• Continuing to refer to FIG. 6, at 608 the user interface application program 404 requests the environment program 402 to set an alarm. This is a novel feature of the user interface application program 404, provided in accordance with aspects of the present invention. This step may take advantage of a conventional facility provided by the environment program 402 in which MIDlets or like programs supported by the environment program 402 are permitted to register for alarms or other events. For example, in the Java virtual machine referred to above, this facility may be implemented as a “push registry”.
  • The time-out period for the alarm may, for example, be a few minutes longer than the pre-determined period during which the payment application program 406 is transaction-enabled after verification of the user's PIN.
  • At 610, and in response to the request made by the user interface application program 404 at 608, the environment program 402 sets the alarm requested by the user interface application program 404.
  • At 612, the user interface application program 404 requests the payment application program 406 to verify the user's PIN as entered at step 606. This may be done in accordance with conventional operation of the user interface application program 404.
  • At 614, the payment application program 406 verifies the user's PIN. This may occur in accordance with conventional operation of the payment application program 406. For example, and as will be familiar to those who are skilled in the art, the user's PIN may have previously been stored in a secure manner (e.g., in the SIM card 308, FIG. 3) in the payment-enabled mobile telephone 102, and accessible to the payment application program 406. The payment application program 406 may retrieve the stored PIN and compare it to the PIN as entered by the user and passed to the payment application program 406 from the user interface application program 404. If the entered PIN matches the stored and retrieved PIN, then the payment application program 406 deems the entered PIN to have been verified.
  • At 616, in response to verifying the user's PIN, the payment application program 406 sets the above-mentioned PVS flag, thereby placing itself in the transaction-enabled state. This also may occur in accordance with conventional operation of the payment application program 406.
  • At 618, the payment application program 406 indicates to the user interface application program 404 that the payment application program 406 has verified the user's PIN. This also may occur in accordance with conventional operation of the payment application program 406.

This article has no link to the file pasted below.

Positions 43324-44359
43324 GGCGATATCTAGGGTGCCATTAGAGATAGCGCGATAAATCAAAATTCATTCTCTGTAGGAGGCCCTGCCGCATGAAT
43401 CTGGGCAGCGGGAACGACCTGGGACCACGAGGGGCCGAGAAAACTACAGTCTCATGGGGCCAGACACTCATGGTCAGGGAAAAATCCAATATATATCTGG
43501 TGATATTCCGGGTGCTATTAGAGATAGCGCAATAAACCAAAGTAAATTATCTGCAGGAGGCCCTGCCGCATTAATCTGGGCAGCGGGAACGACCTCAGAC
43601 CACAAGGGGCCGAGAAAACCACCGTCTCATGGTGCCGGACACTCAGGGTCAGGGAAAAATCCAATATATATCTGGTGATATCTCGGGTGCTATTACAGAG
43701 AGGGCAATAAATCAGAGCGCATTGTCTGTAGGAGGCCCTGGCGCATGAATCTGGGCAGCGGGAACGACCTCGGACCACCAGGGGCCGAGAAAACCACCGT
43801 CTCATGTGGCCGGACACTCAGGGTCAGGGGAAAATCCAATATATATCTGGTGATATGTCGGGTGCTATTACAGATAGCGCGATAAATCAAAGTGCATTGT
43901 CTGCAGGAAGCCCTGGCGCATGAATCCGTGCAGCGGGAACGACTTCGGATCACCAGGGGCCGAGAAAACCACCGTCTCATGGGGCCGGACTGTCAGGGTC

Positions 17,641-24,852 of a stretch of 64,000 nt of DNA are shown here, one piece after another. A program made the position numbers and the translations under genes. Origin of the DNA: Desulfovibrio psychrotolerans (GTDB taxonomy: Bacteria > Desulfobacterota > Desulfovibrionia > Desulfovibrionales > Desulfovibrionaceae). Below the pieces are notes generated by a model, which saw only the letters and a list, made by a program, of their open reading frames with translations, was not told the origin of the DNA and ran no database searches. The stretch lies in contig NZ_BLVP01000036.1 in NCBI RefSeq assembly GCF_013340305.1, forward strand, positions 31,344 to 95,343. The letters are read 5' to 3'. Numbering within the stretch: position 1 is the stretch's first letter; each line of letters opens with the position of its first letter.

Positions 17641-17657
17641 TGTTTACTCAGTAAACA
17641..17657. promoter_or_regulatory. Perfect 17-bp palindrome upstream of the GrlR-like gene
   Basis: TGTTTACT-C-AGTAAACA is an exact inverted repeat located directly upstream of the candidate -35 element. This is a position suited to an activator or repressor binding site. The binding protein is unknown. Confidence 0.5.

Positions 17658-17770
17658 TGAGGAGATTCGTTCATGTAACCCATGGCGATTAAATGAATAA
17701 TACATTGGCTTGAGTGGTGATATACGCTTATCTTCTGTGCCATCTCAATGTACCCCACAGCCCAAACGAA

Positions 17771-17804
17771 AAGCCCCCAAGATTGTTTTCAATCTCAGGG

• At 620, and in response to the indication from the payment application program 406 that the PIN is verified, the user interface application program 404 may set a timer that is maintained within the user interface application program 404 itself. The time-out period for this timer may be equal to (and thus may implement) the pre-determined period during which the payment-enabled mobile telephone 102 is to be transaction-enabled after entry of the user's PIN.
  • At 622, and in a conventional manner, the payment-enabled mobile telephone 102 is interfaced to the proximity reader of the POS terminal (as in FIGS. 1 and 2), such that the payment application program 406 exchanges communications with the POS terminal and uploads the payment account number stored in the payment-enabled mobile telephone 102 to the POS terminal in order to consummate the desired purchase transaction.
  • At 624, in response to successful completion of the purchase transaction, the payment application program 406 clears the PVS flag. This may be done in accordance with conventional operation of the payment application program 406.
  • At 626, the payment application program 406 indicates to the user interface application program 404 that the purchase transaction has been successfully completed. This may occur in accordance with conventional operation of the payment application program 406.
  • At 628, in response to the indication from the payment application program 406 that the transaction has completed, the user interface application program 404 clears the timer that was set at 620. This also is a conventional function of the user interface application program 404.
  • Also in response to that indication from the payment application program 406, and as indicated at 630, the user interface application program 404 requests that the environment program 402 clear the alarm that the user interface application program 404 requested at 608. This is a novel function performed by the user interface application program 404 in accordance with aspects of the present invention.
  • At 632, the environment program 402 responds to the request from the user interface application program 404 by clearing the alarm that was set at 610.